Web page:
Third, new products may fail because of poor strategy, including inappropriate pricing, weak promotion, or a poor distribution strategy. Apart from poor product quality, another reason for the failure of the Apple Newton was poor positioning strategy. The Newton was introduced at such a high initial price (close to $1,000) that there would probably have been few buyers even if the technology had been well commercialized.
Another reason why many new product introductions fail is that companies often market a technology for which there is not enough demand. A company can be blinded by the wizardry of a new technology and fail to examine whether there is sufficient customer demand for the product. Finally, companies fail when they are slow to get their products to market. The more time that elapses between initial development and final marketing—the slower the “cycle time”—the more likely it is that someone else will beat the company to market and gain a first-mover advantage.
In the car industry General Motors has suffered from being a slow innovator. Its product development cycle has been about five years, compared with two to three years at Honda, Toyota, and Mazda and three to four years at Ford. Because they are based on five-year-old technology and design concepts, GM cars are already out of date when they reach the market.
GENERATING SUCCESSFUL INNOVATIONS
Managers can take a number of steps to build innovation skills in their organizations and avoid failure. Six of the most important steps seem to be
Building skills in basic and applied scientific research.
Building Skills in Basic and Applied Research Building skills in basic and applied research requires the employment of research scientists and engineers and the establishment of a work environment that fosters creativity. A number of top companies try to achieve this by setting up university-style research facilities, where scientists and engineers are given time to work on their own research projects in addition to projects that are linked directly to ongoing company research.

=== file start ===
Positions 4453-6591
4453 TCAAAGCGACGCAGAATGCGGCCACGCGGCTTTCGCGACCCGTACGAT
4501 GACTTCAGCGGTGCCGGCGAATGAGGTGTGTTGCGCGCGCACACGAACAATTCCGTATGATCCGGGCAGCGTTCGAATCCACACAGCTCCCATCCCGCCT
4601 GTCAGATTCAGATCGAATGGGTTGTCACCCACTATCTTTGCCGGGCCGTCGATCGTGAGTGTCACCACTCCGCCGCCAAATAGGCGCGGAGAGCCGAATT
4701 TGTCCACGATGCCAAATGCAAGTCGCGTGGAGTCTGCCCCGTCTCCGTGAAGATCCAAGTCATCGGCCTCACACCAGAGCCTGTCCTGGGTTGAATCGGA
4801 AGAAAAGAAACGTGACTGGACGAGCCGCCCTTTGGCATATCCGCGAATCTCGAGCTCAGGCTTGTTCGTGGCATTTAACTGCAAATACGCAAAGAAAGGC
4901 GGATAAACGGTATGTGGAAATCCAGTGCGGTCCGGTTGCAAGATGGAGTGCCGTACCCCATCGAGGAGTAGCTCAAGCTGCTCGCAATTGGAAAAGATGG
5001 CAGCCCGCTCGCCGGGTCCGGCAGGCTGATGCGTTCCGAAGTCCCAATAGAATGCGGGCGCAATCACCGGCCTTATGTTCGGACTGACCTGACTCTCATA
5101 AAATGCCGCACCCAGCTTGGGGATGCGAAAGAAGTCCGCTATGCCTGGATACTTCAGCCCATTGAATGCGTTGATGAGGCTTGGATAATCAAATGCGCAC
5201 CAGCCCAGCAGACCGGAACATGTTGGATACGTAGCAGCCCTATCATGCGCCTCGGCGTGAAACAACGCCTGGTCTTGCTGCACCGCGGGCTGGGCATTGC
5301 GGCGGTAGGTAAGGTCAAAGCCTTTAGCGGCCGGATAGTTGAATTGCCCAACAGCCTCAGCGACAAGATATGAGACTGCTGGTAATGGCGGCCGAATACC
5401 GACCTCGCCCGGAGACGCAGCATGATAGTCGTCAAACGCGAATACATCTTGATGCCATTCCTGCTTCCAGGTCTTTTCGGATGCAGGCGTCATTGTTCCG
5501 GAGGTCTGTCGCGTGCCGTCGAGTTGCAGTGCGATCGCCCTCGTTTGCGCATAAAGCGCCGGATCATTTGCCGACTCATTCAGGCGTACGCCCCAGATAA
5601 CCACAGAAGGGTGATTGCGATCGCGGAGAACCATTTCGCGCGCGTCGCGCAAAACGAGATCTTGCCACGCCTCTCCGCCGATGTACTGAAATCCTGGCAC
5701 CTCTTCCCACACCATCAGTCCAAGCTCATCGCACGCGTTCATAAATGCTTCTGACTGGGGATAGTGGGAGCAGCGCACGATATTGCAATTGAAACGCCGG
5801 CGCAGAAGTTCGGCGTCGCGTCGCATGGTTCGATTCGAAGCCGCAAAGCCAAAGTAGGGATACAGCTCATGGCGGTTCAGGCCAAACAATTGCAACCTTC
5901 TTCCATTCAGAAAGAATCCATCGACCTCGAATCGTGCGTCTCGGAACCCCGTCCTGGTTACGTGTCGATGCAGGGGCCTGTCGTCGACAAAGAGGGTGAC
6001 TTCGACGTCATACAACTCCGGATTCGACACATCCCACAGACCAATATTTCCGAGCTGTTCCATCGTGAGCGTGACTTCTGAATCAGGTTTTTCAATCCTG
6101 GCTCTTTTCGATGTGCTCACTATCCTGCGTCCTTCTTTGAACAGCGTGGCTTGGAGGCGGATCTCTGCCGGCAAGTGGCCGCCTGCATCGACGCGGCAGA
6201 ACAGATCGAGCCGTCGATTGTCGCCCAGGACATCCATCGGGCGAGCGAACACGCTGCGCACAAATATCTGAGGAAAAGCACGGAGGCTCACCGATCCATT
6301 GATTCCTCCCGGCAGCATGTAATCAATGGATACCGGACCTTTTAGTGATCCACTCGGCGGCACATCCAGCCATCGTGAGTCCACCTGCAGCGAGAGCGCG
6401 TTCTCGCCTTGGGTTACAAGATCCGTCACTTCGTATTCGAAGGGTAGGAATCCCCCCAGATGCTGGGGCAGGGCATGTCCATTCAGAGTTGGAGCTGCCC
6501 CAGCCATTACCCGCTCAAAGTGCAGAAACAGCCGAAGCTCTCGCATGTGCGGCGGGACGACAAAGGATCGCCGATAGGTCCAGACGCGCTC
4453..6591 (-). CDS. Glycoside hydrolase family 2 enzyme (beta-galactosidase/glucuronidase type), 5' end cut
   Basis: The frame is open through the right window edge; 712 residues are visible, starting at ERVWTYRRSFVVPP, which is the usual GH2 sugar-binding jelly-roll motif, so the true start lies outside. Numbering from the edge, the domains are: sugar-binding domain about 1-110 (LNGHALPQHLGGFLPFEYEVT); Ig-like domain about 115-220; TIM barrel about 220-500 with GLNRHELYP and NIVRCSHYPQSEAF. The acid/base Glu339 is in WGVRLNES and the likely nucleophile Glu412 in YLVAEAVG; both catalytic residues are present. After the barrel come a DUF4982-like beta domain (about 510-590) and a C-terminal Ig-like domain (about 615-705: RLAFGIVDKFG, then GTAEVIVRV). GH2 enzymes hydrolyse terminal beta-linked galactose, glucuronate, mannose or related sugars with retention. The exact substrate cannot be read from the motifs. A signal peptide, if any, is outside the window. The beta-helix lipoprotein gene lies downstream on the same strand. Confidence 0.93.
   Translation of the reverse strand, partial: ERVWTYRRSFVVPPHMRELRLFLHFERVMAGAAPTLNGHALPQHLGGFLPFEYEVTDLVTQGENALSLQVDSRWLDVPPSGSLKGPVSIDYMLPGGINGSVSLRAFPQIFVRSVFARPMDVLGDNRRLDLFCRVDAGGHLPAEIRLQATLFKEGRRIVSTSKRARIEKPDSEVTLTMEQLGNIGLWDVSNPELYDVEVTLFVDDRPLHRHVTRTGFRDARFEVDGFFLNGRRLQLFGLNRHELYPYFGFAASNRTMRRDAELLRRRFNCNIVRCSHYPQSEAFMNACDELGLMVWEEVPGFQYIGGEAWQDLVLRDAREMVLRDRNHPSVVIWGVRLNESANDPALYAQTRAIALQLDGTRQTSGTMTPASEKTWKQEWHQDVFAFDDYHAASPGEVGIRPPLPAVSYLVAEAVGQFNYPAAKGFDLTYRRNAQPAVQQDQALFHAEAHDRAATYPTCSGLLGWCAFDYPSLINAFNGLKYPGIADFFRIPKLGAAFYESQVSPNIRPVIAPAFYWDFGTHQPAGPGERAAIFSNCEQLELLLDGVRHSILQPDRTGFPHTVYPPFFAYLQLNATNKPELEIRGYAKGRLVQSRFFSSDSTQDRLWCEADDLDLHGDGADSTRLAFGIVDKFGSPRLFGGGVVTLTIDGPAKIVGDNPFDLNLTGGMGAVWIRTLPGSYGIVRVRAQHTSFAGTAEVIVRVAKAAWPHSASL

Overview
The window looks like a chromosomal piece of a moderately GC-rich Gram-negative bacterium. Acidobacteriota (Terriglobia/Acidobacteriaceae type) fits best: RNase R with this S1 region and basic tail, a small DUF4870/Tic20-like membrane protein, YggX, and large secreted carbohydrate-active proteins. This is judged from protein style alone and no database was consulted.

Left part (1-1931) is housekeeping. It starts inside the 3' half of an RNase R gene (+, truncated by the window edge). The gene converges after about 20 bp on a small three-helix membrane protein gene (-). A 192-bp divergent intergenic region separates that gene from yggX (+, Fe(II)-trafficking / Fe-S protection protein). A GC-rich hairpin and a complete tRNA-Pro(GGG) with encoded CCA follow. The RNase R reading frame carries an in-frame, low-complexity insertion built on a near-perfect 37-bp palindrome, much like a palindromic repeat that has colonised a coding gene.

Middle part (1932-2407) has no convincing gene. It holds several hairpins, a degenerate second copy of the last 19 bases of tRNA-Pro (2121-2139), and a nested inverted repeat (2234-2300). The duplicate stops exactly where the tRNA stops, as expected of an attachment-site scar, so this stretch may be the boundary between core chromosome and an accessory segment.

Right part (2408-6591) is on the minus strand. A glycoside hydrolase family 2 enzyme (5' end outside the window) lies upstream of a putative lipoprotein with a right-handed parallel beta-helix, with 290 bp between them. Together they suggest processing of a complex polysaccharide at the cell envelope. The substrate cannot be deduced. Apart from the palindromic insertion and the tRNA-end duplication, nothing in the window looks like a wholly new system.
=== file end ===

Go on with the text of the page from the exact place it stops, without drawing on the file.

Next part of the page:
At Hewlett-Packard, for example, company labs are open to engineers around the clock. Hewlett-Packard even encourages its corporate researchers to devote 10 percent of company time to exploring their own ideas and does not penalize them if they fail. 3M allows researchers to spend 15 percent of the workweek researching any topic that intrigues them, as long as there is the potential of a payoff for the company.
The most famous outcome of this policy is the ubiquitous Post-its. The idea for them evolved from a researcher’s desire to find a way to keep the bookmark from falling out of his hymnal. Post-its are now a major 3M business, with annual revenues of around $300 million.
Project Selection and Management Project management is the overall management of the innovation process, from generation of the original concept through development and into final
production and shipping. Project management requires three important skills: the ability to generate as many good ideas as possible, the ability to select among competing projects at an early stage of development so that the most promising receive funding and potential costly failures are killed off, and the ability to minimize time to market.
The concept of the development funnel, divided into three phases, summarizes what is required to build these skills (see Figure above ). The objective in phase 1 is to widen the mouth of the funnel and encourage as much idea generation as possible. To this end, a company should solicit input from all its functions as well as from customers, competitors, and suppliers. At gate 1 the funnel narrows. Here ideas are reviewed by a cross-functional team of managers who did not participate in the original concept development.
A Development Funnel
Concepts that are ready to proceed then move to phase 2, where the details of the project proposals are worked out. Note that gate 1 is not a go/no-go evaluation point. At this screen ideas may be sent back for further concept development and then resubmitted for evaluation.
During phase 2, which typically lasts only one or two months, the data and information from phase 1 are put into a form that will enable senior management to compare proposed projects.
Normally this requires the development of a careful project plan, complete with details of the proposed target market, attainable market share, likely revenues, development costs, production costs, key milestones, and the like. The next selection point, gate 2, is a go/no-go evaluation point. Senior managers review the projects under consideration and select those that seem likely winners and make the most sense from a strategic perspective given the long-term goals of the company.